polity

noun
pol·​i·​ty | \ ˈpä-lə-tē How to pronounce polity (audio) \
plural polities

Definition of polity

1 : political organization
2 : a specific form of political organization
3 : a politically organized unit
4a : the form or constitution of a politically organized unit
b : the form of government of a religious denomination

Examples of polity in a Sentence

the polities of medieval Italy
Recent Examples on the Web Democrats compete for power in what is, by any literal definition, not a truly democratic polity. Michael Kazin, The New Republic, "How the Democratic Party Can Create a Majoritarian Coalition," 11 Feb. 2021 This doc captures the transformation of the American polity into fans. Armond White, National Review, "Bowing Down to Obama," 27 Nov. 2020 At the end of this road lies theocracy, which could only be achieved at the point of the sword, or withdrawal into faith communities whose existence is protected by the polity their members scorn. William A. Galston, WSJ, "A Start at Bridging the Partisan Gulf," 29 Dec. 2020 The survival of a moderate conservatism, a conservatism that accepts and is comfortable with modernity and liberal democracy, is indispensable to the stability of our polity as a whole. New York Times, "Andrew Sullivan on the War Within Conservatism and Why It Matters to All of Us," 24 Dec. 2020 There is talk all the time now about a democratic crisis; many are justly concerned that our political system and bad political actors have conspired to deny a majority of Americans an equal say in matters that affect them and the polity as a whole. Osita Nwanevu, The New Republic, "The Case for Giving Workers Ownership Rights," 22 Dec. 2020 Some analysts look at the last few American presidential elections and see a schizoid polity. Keith C. Burris Pittsburgh Post-gazette (tns), Star Tribune, "A startling hypothesis: What if voters actually know what they want?," 20 Nov. 2020 The religious cults of the empire, by avowing their allegiance to the emperor, clothed the imperial polity in a mystical and divinely ordained legitimacy. Cameron Hilditch, National Review, "Put Not Your Trust in Princes (nor in Republicans)," 4 Sep. 2020 The professor becomes a politician, saving the polity from corruption and ignorance, demagoguery and vice. Corey Robin, The New Yorker, "The Professor and the Politician," 12 Nov. 2020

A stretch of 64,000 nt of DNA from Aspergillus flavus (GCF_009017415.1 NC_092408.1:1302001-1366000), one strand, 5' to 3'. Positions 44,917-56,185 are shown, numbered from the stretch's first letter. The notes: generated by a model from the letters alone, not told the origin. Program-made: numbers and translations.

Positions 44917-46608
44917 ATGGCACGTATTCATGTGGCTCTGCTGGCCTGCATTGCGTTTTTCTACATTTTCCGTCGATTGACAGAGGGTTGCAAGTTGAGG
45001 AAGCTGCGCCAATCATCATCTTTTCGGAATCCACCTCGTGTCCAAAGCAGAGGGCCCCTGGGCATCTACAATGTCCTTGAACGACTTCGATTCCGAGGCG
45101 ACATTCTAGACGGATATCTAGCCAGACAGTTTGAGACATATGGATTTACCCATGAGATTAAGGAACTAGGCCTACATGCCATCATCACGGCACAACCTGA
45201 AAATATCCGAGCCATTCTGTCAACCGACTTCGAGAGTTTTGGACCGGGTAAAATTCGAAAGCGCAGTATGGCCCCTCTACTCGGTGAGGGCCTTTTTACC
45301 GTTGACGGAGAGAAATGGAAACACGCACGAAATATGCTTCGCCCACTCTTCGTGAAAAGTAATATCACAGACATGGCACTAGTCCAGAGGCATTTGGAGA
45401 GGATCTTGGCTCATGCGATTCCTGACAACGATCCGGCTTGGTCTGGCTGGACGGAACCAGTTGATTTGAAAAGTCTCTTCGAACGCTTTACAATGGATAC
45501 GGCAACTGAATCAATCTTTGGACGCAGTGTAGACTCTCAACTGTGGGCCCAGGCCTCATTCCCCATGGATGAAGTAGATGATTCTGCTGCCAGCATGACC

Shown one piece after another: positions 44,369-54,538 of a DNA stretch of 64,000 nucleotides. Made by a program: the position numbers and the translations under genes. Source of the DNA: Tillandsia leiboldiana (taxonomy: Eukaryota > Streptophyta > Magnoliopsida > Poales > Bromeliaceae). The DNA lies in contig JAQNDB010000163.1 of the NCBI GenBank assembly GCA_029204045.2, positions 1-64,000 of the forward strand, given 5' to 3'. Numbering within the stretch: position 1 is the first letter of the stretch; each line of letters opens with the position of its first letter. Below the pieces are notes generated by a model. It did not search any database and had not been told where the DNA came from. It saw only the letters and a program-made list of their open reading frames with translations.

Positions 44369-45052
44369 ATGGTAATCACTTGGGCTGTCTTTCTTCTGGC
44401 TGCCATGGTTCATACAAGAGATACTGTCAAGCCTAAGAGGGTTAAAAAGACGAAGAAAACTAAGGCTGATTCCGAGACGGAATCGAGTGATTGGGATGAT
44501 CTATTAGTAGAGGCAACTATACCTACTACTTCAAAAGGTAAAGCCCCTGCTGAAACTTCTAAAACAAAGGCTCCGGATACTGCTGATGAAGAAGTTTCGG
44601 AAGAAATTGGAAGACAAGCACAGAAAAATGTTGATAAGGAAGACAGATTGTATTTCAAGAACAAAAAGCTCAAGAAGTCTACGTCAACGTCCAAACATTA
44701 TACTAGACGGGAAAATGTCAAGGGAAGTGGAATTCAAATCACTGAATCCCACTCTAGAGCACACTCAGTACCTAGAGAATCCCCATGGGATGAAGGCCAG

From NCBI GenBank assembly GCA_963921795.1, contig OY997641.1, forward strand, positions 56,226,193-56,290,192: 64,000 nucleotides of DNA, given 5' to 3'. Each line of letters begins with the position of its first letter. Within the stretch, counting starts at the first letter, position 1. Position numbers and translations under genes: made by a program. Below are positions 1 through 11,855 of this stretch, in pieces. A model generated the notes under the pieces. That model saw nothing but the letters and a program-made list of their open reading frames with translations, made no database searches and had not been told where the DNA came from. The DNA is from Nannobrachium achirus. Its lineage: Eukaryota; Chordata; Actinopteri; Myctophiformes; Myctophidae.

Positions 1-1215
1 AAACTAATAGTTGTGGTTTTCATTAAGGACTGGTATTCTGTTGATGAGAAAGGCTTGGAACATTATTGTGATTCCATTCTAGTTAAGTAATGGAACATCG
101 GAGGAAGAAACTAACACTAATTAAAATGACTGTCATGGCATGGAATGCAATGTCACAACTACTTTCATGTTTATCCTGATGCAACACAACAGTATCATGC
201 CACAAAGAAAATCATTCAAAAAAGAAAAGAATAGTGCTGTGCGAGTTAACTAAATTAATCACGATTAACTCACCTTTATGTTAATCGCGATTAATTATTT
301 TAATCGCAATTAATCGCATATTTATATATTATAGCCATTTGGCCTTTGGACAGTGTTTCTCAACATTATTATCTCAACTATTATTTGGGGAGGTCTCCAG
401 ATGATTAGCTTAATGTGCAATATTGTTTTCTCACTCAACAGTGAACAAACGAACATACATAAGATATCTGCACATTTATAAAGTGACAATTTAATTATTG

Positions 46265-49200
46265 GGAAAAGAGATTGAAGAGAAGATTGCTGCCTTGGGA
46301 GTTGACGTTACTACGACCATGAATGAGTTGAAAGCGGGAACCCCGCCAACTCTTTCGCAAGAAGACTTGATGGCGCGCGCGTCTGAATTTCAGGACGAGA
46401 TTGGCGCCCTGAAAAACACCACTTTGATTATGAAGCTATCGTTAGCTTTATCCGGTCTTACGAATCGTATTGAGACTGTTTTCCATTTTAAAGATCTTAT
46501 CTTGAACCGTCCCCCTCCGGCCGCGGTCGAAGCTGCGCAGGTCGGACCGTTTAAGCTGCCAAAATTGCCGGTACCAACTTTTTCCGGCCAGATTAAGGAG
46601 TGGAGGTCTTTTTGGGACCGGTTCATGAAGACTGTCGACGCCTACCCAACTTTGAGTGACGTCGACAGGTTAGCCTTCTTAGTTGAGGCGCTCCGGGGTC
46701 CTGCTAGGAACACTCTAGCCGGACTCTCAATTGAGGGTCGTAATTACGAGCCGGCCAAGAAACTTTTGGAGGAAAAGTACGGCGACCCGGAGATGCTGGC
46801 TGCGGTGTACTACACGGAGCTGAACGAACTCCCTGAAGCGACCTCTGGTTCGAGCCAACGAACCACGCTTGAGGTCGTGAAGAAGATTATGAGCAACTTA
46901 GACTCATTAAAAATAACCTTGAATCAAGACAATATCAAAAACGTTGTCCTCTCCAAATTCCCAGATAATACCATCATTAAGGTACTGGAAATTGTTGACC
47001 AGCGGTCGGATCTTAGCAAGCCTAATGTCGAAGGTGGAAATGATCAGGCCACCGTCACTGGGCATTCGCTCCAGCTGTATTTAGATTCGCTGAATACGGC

These example sentences are selected automatically from various online news sources to reflect current usage of the word 'polity.' Views expressed in the examples do not represent the opinion of Merriam-Webster or its editors. Send us feedback.

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First Known Use of polity

1538, in the meaning defined at sense 1

History and Etymology for polity

probably borrowed from Late Latin polītīa "citizenship, political organization, constitution of a state, administrative direction," with ending conformed to -ity — more at police entry 1

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Statistics for polity

Last Updated

3 Mar 2021

Cite this Entry

“Polity.” Merriam-Webster.com Dictionary, Merriam-Webster, https://www.merriam-webster.com/dictionary/polity. Accessed 9 Mar. 2021.

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More Definitions for polity

polity

noun

English Language Learners Definition of polity

formal
: something (such as a country or state) that has a government : a politically organized unit
: a form of government

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More from Merriam-Webster on polity

Nglish: Translation of polity for Spanish Speakers

Britannica English: Translation of polity for Arabic Speakers

Britannica.com: Encyclopedia article about polity

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